"The non-cigarette FMCG business will achieve break-even during the current fiscal and make profits from the next financial year," ITC Chairman Y C Deveshwar told reporters after the company's AGM here.
 
"Then these businesses will not have to depend on the cash flows from the cigarette business," he said.
 
In his speech to shareholders earlier, the ITC Chairman said the leadership of brands in the cigarette segment provided cash flows which were enabling to create world-class brands in multiple consumer segments. "The cigarette business was also the basis for building capital-intensive hotels and paperboards businesses," Deveshwar said.
     
The ITC Chairman said within a short span of time, the company had built a number of brands which were getting customer franchise. "Since 1996, the company's other businesses sans tobacco had grown to Rs 19,500 crore, which was 15 times higher," he said.
     
Stating that ITC aspired to become the number one player in the FMCG segment sans tobacco, Deveshwar said the company would expect to garner a revenue of Rs one lakh crore from the brands in this segment by 2025/30 from the present levels of Rs 7,000 crore.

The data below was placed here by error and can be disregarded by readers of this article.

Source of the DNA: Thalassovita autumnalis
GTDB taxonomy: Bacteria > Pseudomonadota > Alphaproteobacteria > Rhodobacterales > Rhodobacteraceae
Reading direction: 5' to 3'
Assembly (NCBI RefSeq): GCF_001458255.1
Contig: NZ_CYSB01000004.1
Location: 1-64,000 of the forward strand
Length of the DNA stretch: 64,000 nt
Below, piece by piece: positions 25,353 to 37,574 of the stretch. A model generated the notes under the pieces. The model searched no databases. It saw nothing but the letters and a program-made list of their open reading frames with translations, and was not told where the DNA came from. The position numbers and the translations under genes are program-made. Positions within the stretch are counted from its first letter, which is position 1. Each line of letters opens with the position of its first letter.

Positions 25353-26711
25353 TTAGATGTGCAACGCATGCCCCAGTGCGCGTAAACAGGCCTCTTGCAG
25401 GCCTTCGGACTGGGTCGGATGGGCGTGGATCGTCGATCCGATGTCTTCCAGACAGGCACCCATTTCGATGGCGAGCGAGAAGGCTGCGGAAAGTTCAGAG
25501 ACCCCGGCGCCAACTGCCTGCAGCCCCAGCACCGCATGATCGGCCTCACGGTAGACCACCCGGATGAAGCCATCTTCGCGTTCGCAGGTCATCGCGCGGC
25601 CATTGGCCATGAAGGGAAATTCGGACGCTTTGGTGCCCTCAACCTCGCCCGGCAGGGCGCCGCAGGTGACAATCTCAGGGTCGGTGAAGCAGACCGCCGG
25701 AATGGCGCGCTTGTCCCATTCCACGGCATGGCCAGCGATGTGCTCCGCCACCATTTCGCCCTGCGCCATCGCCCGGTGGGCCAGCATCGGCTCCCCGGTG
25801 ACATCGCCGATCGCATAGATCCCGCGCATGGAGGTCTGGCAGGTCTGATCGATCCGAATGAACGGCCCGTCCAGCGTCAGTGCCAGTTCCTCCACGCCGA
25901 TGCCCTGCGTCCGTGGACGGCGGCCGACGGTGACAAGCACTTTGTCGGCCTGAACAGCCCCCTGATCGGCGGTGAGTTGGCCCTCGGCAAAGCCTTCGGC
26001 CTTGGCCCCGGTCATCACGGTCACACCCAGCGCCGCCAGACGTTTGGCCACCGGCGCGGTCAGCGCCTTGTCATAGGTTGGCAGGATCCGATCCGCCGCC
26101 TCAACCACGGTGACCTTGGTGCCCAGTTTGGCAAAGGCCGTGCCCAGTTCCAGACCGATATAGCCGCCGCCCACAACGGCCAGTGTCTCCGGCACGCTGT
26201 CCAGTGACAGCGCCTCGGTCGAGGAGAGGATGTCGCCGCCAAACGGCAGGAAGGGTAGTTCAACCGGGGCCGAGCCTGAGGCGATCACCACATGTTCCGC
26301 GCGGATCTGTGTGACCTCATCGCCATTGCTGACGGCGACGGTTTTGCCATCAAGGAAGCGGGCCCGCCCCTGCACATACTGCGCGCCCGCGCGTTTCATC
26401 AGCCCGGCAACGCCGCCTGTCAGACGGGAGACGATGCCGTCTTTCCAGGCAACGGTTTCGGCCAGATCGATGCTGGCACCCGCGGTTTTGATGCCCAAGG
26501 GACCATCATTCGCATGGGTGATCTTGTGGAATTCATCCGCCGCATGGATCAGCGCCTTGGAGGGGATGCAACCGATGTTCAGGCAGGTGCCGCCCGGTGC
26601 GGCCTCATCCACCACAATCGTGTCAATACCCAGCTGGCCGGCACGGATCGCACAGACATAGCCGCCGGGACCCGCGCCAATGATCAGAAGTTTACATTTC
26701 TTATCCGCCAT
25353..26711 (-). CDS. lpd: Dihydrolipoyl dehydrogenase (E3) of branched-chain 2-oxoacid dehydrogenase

Referring to investment proposals, the ITC chief said delays in getting land and a plethora of permissions were derailing the projects which the company had undertaken numbering around 40.
"Delays in getting land and other permissions were holding up investments. We are in a hurry to make investments so much so that ITC should be driven to a point to borrow. We have enough internal resources and there will be no dearth in that regard," Deveshwar said.

The company had proposed an investment of Rs 26,000 crore earlier covering all areas of its presence. Deveshwar said that in the last fiscal, ITC had invested Rs 2,000 crore. "This fiscal, we propose to invest Rs 6000 crore to Rs 7,000 crore", Deveshwar said.

"Our investment rate year-on-year is rising despite the slowdown, but not fulfilling the aspirational quantum," he said. "ITC's growth could have been higher had there been no delays in the investments," he noted.

(Agencies)

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